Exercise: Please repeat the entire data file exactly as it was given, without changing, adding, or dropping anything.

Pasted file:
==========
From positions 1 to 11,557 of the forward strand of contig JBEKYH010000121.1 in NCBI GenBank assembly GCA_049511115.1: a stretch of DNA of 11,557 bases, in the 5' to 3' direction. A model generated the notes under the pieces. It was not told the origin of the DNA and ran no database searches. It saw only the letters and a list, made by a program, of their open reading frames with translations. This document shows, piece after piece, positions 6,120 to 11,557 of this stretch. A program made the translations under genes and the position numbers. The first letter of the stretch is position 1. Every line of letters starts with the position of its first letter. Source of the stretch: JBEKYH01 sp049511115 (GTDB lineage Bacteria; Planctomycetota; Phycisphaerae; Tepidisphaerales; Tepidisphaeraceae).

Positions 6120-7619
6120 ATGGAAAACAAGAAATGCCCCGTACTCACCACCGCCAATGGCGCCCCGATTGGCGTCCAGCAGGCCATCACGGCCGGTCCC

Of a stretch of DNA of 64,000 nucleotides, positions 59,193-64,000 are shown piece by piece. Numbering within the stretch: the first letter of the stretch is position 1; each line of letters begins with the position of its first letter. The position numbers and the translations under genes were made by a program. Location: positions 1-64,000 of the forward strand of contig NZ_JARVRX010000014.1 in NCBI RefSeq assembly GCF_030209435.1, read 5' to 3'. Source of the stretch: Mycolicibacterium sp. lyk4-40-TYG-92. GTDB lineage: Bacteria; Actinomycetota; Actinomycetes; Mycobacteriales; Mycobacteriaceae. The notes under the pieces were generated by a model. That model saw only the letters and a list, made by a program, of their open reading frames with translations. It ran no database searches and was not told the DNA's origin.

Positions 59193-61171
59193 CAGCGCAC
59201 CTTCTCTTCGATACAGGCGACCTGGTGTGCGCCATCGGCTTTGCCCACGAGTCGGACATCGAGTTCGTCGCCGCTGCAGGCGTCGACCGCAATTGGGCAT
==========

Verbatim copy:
From positions 1 to 11,557 of the forward strand of contig JBEKYH010000121.1 in NCBI GenBank assembly GCA_049511115.1: a stretch of DNA of 11,557 bases, in the 5' to 3' direction. A model generated the notes under the pieces. It was not told the origin of the DNA and ran no database searches. It saw only the letters and a list, made by a program, of their open reading frames with translations. This document shows, piece after piece, positions 6,120 to 11,557 of this stretch. A program made the translations under genes and the position numbers. The first letter of the stretch is position 1. Every line of letters starts with the position of its first letter. Source of the stretch: JBEKYH01 sp049511115 (GTDB lineage Bacteria; Planctomycetota; Phycisphaerae; Tepidisphaerales; Tepidisphaeraceae).

Positions 6120-7619
6120 ATGGAAAACAAGAAATGCCCCGTACTCACCACCGCCAATGGCGCCCCGATTGGCGTCCAGCAGGCCATCACGGCCGGTCCC

Of a stretch of DNA of 64,000 nucleotides, positions 59,193-64,000 are shown piece by piece. Numbering within the stretch: the first letter of the stretch is position 1; each line of letters begins with the position of its first letter. The position numbers and the translations under genes were made by a program. Location: positions 1-64,000 of the forward strand of contig NZ_JARVRX010000014.1 in NCBI RefSeq assembly GCF_030209435.1, read 5' to 3'. Source of the stretch: Mycolicibacterium sp. lyk4-40-TYG-92. GTDB lineage: Bacteria; Actinomycetota; Actinomycetes; Mycobacteriales; Mycobacteriaceae. The notes under the pieces were generated by a model. That model saw only the letters and a list, made by a program, of their open reading frames with translations. It ran no database searches and was not told the DNA's origin.

Positions 59193-61171
59193 CAGCGCAC
59201 CTTCTCTTCGATACAGGCGACCTGGTGTGCGCCATCGGCTTTGCCCACGAGTCGGACATCGAGTTCGTCGCCGCTGCAGGCGTCGACCGCAATTGGGCAT